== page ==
So, based upon the argument in court today and the parties admirable concessions and willingness to collectively bring comfort and assurance to the plaintiffs and to the alleged 2,200 members of what might ultimately constitute a class, that they need not be apprehensive about having their rents raised to more than 30 percent of their income, which the City acknowledges has been the past and the current practice and the City will continue to do that pending the ultimate resolution of this litigation. The Court will give comfort to all of these parties by ordering right now that the defendants are preliminarily enjoined and defendants mean officers, directors, principals, agents, servants, employees, successors, assigns, and all of those acting in concert or participation with them from requiring the plaintiffs and the plaintiff, well, not the plaintiff class but it may well be broadened to include the plaintiff class but we understand what we're talking about right now requiring the plaintiffs to pay more than 30 percent of their income towards rent.
And in issuing this preliminary injunction, the Court acknowledges the position of the attorney representing the City, given the fact that he's just received these papers recently, that the City has in fact not required more than 30 percent of the income of the plaintiffs to be paid towards rent. And we all understand that that be the case, then the preliminary injunction which the Court has now ordered would be academic but nonetheless, it does have some comfort, I think, to the plaintiffs which is what I think is indicated under all of the circumstances. So that's the spirit underlying the Court's preliminary injunction. And the Court notes also that the State is not conceding that it has taken any action whatsoever that should be construed or interpreted to mean that it supports lifting the 30 percent cap under the statutory and regulatory scheme or policy, whatever that might turn out to be, the Court understands that.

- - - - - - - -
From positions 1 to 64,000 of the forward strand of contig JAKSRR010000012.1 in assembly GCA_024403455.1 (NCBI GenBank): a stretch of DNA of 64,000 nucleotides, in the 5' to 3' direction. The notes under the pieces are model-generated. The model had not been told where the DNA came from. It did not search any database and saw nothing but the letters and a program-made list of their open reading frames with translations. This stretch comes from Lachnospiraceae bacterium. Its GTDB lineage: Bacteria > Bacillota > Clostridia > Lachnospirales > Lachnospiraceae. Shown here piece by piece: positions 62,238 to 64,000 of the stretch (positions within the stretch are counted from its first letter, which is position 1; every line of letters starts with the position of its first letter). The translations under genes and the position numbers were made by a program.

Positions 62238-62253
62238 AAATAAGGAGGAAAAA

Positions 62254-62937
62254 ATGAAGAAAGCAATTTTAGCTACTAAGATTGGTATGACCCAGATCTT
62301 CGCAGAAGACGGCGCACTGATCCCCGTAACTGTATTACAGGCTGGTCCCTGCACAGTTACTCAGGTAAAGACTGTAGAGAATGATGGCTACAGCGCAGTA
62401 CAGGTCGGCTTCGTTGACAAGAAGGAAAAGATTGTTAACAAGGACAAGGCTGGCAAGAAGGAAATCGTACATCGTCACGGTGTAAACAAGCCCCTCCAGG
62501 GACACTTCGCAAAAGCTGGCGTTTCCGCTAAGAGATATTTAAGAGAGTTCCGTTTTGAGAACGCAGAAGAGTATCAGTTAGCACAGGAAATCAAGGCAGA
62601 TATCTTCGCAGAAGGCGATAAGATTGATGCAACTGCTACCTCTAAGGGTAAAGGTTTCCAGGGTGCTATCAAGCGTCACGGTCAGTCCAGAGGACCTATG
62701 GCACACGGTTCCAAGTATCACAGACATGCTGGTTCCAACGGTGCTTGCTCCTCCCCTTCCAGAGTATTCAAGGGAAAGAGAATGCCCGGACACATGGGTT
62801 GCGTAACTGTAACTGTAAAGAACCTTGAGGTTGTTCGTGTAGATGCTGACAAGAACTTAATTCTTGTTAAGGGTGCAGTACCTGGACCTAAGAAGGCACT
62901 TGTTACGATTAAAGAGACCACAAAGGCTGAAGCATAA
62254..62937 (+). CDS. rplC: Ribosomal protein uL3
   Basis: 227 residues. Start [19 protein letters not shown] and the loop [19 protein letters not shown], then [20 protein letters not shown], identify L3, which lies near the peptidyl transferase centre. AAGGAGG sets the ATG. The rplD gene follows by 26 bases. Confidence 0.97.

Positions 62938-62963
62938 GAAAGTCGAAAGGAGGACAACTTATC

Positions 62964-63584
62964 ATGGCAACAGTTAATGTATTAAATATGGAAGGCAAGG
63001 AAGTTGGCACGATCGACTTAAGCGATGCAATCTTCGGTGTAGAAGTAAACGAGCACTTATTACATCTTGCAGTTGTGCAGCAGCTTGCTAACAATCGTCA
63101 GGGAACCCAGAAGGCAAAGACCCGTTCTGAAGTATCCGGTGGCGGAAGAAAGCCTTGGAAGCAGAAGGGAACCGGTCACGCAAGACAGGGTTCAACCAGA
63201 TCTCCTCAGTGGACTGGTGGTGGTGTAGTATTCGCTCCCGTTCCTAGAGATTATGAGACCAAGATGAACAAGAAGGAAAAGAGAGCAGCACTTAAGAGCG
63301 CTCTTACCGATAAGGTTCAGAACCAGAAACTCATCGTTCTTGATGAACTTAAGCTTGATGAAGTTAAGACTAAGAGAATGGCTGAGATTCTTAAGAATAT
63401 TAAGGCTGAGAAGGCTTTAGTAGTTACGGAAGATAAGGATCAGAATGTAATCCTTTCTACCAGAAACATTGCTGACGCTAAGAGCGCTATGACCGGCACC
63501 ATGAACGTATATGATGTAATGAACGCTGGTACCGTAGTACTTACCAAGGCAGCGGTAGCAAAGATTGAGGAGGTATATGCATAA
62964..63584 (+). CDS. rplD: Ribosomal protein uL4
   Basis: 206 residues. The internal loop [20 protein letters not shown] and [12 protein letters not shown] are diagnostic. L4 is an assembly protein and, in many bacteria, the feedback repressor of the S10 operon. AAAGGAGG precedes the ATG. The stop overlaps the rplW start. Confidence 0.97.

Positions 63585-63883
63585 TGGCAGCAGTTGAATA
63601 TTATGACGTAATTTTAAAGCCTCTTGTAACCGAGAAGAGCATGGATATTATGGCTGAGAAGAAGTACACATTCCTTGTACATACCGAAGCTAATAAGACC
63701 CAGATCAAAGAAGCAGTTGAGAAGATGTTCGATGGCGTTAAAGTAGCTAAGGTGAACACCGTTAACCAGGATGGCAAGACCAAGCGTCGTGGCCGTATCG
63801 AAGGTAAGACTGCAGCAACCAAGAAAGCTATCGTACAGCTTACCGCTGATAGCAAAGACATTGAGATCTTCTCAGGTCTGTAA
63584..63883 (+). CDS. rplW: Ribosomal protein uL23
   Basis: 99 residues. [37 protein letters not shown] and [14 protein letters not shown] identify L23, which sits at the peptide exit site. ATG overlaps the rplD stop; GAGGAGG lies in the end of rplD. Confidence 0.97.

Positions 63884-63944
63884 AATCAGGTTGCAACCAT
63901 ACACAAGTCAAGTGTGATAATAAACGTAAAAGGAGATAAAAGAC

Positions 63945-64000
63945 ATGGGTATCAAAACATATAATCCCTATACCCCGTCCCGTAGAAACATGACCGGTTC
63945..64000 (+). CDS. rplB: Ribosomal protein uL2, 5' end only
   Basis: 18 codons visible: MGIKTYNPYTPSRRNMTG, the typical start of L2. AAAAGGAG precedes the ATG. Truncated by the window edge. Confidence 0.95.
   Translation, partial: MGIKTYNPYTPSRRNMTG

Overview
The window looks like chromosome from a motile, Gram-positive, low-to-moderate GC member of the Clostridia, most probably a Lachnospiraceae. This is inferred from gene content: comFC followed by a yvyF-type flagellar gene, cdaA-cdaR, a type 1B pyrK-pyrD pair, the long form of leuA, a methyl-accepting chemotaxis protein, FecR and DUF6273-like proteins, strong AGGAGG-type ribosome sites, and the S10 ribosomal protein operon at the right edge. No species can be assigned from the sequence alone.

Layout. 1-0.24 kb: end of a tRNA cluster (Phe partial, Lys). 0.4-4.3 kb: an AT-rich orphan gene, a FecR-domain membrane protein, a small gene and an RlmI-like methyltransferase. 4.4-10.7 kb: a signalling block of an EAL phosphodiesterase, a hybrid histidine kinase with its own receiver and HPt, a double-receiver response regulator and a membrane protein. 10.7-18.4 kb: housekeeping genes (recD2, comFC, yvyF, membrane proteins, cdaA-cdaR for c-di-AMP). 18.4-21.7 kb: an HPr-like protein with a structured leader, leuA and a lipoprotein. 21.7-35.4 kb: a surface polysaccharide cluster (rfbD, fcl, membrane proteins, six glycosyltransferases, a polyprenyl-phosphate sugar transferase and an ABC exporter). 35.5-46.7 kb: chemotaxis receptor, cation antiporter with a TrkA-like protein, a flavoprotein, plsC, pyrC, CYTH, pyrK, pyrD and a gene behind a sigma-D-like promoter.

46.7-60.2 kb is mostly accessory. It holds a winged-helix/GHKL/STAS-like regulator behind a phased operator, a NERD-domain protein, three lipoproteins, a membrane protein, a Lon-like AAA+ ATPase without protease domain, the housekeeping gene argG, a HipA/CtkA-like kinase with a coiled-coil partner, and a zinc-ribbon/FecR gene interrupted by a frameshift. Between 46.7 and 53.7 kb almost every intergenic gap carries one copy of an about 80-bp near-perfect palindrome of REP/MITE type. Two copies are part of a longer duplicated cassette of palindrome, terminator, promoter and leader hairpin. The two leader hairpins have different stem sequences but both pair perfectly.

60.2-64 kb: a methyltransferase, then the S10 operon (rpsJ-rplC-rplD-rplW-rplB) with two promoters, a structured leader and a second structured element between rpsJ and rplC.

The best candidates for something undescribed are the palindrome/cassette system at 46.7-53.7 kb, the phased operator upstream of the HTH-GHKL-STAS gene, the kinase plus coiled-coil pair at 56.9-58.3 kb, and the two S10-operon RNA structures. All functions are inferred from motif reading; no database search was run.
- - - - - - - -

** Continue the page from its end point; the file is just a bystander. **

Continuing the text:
But nonetheless, the Court once again draws comfort from the fact that the plaintiffs need not be concerned that, be it the City or the State or any of the agents, they have to fear pending the ultimate resolution of this litigation, that they will be required to pay more than 30 percent of their income towards rent. So, I think that really does acknowledge the interest of all parties and in the spirit of pulling this together on very short notice.
Id. at 29-30. He also signed an order that day which was entered on November 2, 2006 preliminarily enjoining the defendants from requiring the plaintiffs to pay more than ...